2. Then I usually ask “Have you just seen your GP, or have you seen a specialist?”– Most of the time many women have not been referred onto a specialist and have only just been seen to by a GP. This is one of the biggest issues women face when it comes to gynaecological conditions. GP’s are just general practitioners. They are not gynaecologists and definitely not advanced trained laparoscopic surgeons. The best thing any woman can do is ask for a referral to a specialist and a good GP should know to do this anyway. This is one of the biggest reasons that women from all over the world take up to a decade to be diagnosed with disease states such as endometriosis. On a daily basis women are missed and dismissed and told there is nothing wrong, go on the pill, or that they have some inflammatory bowel condition, when in fact they have endometriosis, or adenomyosis, or some inflammatory gynaecological issue. Btw, this isn’t to put GP’s down, unfortunately this is what happens to so many women and why it often takes up to a decade for women to be diagnosed with diseases such as endometriosis. This is an unfortunate fact and it needs to change.
  3. Then I ask “Have you had a laparoscopy?”– One of the most common responses is “What is a laparoscopy?” and that way I know they haven’t had one done. A laparoscopy is the gold standard investigation of the pelvis and the only way to properly diagnose disease states and causes of period pain, such as endometriosis.
  4. If the woman has had surgery I then ask “was the surgery done publically, or privately?” – This will tell me a few things. It will let me know if it was just done be a public surgeon, who probably isn’t an advanced trained laparoscopic surgeon. The issue is that there really aren’t that many advanced trained laparoscopic surgeons that do public work, and even if you strike the jackpot and do happen to get one, there is a good chance they are only in a teaching role to instruct a trainee surgeon to do the surgery anyway. But mostly women do not get an advanced trained laparoscopic surgeon in the public system. It is sad, but true unfortunately. Many times the first surgery in the public sector is purely investigative too and no excision (disease removal) is performed. This means that the woman has to come back for further surgery, or surgeries.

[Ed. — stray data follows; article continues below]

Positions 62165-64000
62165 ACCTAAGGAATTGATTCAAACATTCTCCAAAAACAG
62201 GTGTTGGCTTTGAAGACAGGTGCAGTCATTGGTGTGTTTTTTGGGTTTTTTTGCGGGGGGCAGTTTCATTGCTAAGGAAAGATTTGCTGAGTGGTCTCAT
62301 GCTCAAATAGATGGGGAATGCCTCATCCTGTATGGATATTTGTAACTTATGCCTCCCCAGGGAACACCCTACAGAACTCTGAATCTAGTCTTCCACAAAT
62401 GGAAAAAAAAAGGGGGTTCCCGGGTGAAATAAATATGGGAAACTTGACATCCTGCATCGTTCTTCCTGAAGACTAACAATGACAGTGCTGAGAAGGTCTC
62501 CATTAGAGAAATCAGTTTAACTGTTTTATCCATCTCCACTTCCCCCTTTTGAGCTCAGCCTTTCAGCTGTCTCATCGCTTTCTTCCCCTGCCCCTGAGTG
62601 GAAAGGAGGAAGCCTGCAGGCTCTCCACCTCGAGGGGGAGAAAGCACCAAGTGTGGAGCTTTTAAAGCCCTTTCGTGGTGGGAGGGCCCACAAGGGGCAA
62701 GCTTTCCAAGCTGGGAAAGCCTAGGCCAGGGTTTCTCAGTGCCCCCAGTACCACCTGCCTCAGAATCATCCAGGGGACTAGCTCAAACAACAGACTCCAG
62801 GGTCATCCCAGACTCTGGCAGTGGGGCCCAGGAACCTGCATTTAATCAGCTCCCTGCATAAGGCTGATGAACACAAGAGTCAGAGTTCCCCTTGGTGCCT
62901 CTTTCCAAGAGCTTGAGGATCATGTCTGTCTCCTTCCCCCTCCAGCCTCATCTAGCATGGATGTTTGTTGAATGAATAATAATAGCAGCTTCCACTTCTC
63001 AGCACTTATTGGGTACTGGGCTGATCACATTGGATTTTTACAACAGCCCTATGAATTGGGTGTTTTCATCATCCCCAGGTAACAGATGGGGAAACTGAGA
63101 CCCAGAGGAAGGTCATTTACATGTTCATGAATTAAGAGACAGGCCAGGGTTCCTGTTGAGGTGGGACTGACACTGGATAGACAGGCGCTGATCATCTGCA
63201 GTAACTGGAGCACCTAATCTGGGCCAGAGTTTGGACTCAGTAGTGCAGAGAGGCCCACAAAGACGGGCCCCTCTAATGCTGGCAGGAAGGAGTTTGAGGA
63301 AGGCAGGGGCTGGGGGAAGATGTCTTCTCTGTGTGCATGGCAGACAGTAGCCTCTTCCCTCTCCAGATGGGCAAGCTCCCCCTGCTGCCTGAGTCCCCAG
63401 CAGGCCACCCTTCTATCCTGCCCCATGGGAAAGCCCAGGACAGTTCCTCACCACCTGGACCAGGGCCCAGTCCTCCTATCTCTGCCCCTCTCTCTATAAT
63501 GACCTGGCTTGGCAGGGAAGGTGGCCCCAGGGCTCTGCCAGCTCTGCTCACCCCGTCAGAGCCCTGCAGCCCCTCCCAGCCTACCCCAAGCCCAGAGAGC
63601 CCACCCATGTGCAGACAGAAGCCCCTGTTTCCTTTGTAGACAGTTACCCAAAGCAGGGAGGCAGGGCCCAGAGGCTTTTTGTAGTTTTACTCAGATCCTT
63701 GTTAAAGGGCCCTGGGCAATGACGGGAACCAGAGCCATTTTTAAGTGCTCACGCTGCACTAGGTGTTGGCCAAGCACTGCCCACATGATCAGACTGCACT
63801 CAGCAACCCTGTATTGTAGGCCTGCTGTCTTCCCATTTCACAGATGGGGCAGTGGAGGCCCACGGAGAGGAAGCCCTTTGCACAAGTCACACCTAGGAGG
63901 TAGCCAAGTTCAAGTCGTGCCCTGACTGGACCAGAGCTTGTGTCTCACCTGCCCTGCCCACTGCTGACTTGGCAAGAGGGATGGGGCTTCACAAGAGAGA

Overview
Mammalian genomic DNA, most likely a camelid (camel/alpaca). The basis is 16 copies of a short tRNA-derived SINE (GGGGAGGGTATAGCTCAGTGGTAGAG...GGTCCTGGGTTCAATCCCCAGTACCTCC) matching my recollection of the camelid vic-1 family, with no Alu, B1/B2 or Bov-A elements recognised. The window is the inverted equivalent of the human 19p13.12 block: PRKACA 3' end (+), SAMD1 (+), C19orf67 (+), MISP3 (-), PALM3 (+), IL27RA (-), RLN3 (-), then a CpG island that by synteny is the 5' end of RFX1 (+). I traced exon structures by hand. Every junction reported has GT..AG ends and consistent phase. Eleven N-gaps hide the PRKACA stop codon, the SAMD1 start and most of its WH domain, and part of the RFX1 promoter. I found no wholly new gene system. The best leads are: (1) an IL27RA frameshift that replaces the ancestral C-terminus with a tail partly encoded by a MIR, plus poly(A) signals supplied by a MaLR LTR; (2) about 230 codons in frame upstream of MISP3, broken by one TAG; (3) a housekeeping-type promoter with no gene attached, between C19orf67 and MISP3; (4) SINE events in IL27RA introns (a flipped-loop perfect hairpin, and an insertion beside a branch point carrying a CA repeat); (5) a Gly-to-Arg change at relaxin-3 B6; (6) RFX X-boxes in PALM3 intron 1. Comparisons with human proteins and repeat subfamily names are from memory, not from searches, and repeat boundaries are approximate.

5. If they the woman has had surgery done previously by a private specialist then I usually ask “Who was the surgeon that did your investigation and surgical procedure?” – Sometimes I can ask if the surgeon was an advanced trained laparoscopic surgeon and the patient usually will respond to not knowing, or even know what I was talking about. That usually gives me a clue that it most probably wasn’t, but then I can go and check the specialists qualifications online and see if they are, or most probably aren’t, an advanced trained laparoscopic surgeon who has done years of extra specialised surgical training.